• Moving the technology inside the store. The eBay Enterprise giant 'connected wall' is deployed near the entrance of Rebecca Minkoff’s flagship store, poised to engage customers with interactive product imagery and information while they shop. The key here is that the 2015 technology serves to augment the store experience by adding value within the context of the customer’s shopping journey, while its 2013 cousin attempted to overhaul the store experience entirely. It’s worth noting that the display is visible from outside the store as well, moonlighting as a marketing tool to draw in curious passersby.
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Calling All CX Pros! Participate In Forrester's State Of CX Research Survey (And Receive A Copy Of The Results)

Tony Costa
Forrester's CX team is running a study on the state of customer experience in companies and would love your help. You just have to take our short (15-minute) survey. The purpose of the survey is to gain insight into:
  • How companies staff and manage their customer experience efforts.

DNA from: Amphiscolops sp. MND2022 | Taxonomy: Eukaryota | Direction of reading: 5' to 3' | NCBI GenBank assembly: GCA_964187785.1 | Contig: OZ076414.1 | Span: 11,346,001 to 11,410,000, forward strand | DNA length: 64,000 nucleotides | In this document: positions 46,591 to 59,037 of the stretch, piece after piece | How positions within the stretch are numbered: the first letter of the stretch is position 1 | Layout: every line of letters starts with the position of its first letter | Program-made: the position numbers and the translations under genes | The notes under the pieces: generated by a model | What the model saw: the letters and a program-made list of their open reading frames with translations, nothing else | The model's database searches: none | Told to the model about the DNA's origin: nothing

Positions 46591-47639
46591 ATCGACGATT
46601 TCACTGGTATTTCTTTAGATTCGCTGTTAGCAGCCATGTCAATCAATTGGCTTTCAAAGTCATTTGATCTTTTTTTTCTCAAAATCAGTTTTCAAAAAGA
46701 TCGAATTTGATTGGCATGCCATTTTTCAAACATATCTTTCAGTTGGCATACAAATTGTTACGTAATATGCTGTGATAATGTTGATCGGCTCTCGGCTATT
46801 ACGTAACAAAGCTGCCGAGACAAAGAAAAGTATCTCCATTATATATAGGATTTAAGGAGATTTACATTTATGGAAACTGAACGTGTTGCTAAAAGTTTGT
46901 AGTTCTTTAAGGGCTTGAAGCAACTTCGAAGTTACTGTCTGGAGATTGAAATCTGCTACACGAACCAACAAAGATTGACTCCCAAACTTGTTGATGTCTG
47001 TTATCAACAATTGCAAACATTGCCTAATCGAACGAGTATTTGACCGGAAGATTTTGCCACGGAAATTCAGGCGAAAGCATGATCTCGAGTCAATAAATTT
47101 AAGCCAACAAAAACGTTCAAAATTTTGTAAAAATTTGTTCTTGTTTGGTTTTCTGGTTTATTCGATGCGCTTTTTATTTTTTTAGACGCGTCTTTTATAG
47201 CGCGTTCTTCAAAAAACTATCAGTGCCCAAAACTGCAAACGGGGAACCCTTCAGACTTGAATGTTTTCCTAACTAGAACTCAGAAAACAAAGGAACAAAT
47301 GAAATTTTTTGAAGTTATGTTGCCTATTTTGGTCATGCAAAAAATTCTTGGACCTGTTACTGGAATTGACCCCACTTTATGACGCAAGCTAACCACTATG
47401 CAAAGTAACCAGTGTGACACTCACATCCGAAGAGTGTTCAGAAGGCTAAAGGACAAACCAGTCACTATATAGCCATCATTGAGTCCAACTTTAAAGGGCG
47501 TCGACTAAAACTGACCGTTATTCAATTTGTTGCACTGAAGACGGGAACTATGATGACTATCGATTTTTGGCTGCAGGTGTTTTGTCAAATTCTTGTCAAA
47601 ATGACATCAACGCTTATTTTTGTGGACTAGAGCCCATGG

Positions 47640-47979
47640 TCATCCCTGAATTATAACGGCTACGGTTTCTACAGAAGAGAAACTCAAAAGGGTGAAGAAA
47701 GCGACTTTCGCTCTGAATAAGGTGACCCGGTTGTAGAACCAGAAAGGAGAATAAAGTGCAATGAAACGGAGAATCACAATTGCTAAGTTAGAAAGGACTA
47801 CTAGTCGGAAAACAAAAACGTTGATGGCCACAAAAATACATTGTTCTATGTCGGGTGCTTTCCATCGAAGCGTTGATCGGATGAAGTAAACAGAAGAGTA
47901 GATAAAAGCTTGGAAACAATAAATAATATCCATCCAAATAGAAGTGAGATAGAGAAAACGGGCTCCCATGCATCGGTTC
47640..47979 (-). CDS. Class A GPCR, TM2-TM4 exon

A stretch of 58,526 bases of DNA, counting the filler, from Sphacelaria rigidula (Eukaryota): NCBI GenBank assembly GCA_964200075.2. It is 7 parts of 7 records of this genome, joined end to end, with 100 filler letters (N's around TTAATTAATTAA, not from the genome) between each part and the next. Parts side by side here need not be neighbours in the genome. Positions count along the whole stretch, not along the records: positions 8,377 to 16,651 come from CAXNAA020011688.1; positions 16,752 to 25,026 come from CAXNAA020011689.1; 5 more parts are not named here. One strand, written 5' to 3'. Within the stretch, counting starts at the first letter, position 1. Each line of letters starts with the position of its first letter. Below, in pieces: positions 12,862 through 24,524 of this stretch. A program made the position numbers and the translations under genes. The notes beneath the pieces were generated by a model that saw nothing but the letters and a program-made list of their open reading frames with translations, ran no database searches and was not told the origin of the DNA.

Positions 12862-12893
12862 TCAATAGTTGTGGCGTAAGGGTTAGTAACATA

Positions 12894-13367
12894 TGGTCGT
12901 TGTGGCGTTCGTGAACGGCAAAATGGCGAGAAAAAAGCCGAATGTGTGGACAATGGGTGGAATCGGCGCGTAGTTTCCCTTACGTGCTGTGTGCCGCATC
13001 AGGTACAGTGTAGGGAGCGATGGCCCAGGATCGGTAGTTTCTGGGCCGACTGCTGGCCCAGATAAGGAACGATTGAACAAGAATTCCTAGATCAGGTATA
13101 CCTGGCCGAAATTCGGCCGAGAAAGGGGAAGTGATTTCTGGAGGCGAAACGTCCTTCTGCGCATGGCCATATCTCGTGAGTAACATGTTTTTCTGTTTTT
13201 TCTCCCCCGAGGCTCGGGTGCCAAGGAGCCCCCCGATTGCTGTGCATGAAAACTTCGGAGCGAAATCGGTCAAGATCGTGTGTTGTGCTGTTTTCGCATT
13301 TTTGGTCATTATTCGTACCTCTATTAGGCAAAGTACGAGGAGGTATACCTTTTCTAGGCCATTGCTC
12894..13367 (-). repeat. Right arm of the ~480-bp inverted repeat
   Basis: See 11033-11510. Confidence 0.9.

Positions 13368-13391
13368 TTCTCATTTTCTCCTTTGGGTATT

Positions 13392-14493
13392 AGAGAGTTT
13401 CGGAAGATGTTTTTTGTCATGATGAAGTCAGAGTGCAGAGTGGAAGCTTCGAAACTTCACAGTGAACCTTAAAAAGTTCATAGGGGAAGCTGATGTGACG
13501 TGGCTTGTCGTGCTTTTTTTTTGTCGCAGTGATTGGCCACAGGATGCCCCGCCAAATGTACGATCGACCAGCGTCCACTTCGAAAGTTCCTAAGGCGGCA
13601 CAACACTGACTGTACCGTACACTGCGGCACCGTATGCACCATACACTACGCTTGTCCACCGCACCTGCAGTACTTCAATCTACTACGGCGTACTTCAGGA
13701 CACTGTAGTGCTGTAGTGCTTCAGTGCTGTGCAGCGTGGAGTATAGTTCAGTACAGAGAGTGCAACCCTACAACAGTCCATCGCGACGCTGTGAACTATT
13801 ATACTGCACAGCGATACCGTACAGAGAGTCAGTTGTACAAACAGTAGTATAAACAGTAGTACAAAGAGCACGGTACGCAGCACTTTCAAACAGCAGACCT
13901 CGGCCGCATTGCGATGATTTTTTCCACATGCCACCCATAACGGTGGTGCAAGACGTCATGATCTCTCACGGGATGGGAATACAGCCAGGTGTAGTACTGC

• Their attitudes and behaviors in relation to customer experience innovation.
  • Their attitudes and efforts related to customer experience strategy/vision.
  • Their spending priorities in 2015.

Click here to take the survey.

Responses are kept strictly confidential, and Forrester will only ever report the results of this survey in aggregate. Click here to view our privacy policy.
As a thank you for helping with the research, anyone who completes the survey will get a copy of our report when it comes out in late Q3 2015. The state of CX survey will be open through July 21.
We value your time and insight, and thank you in advance for your participation!

How to make your company the most awesome place to work. #EVAR!!!

Martin Gill

We are constantly told that millennials are breaking the workplace rules. They refuse to work 9 to 5. They demand iPhones. They can’t work unless there’s a fridge full of beer and a pool table in the office. And with a growing war for digital talent, many digital leaders are setting their sights firmly on attracting the digital generation to their firms.